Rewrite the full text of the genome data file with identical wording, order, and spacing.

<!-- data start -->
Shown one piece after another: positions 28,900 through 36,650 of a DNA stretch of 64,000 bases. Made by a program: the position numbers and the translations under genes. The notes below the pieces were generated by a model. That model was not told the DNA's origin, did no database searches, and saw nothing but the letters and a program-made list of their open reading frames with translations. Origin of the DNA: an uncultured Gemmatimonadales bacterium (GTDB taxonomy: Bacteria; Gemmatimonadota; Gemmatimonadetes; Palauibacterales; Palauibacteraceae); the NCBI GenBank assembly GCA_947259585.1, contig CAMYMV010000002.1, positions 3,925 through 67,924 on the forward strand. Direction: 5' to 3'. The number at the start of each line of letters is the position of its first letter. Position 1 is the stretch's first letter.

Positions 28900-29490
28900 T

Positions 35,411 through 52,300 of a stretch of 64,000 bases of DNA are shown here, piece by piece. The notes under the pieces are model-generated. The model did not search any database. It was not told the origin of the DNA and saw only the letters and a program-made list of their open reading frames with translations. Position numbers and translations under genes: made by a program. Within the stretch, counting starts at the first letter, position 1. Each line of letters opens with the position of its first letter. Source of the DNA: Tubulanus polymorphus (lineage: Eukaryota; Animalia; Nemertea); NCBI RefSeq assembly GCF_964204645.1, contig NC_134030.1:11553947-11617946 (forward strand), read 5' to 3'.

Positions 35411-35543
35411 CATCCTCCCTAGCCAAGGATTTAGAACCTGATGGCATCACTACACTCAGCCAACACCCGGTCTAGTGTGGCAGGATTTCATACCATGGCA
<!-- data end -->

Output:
Shown one piece after another: positions 28,900 through 36,650 of a DNA stretch of 64,000 bases. Made by a program: the position numbers and the translations under genes. The notes below the pieces were generated by a model. That model was not told the DNA's origin, did no database searches, and saw nothing but the letters and a program-made list of their open reading frames with translations. Origin of the DNA: an uncultured Gemmatimonadales bacterium (GTDB taxonomy: Bacteria; Gemmatimonadota; Gemmatimonadetes; Palauibacterales; Palauibacteraceae); the NCBI GenBank assembly GCA_947259585.1, contig CAMYMV010000002.1, positions 3,925 through 67,924 on the forward strand. Direction: 5' to 3'. The number at the start of each line of letters is the position of its first letter. Position 1 is the stretch's first letter.

Positions 28900-29490
28900 T

Positions 35,411 through 52,300 of a stretch of 64,000 bases of DNA are shown here, piece by piece. The notes under the pieces are model-generated. The model did not search any database. It was not told the origin of the DNA and saw only the letters and a program-made list of their open reading frames with translations. Position numbers and translations under genes: made by a program. Within the stretch, counting starts at the first letter, position 1. Each line of letters opens with the position of its first letter. Source of the DNA: Tubulanus polymorphus (lineage: Eukaryota; Animalia; Nemertea); NCBI RefSeq assembly GCF_964204645.1, contig NC_134030.1:11553947-11617946 (forward strand), read 5' to 3'.

Positions 35411-35543
35411 CATCCTCCCTAGCCAAGGATTTAGAACCTGATGGCATCACTACACTCAGCCAACACCCGGTCTAGTGTGGCAGGATTTCATACCATGGCA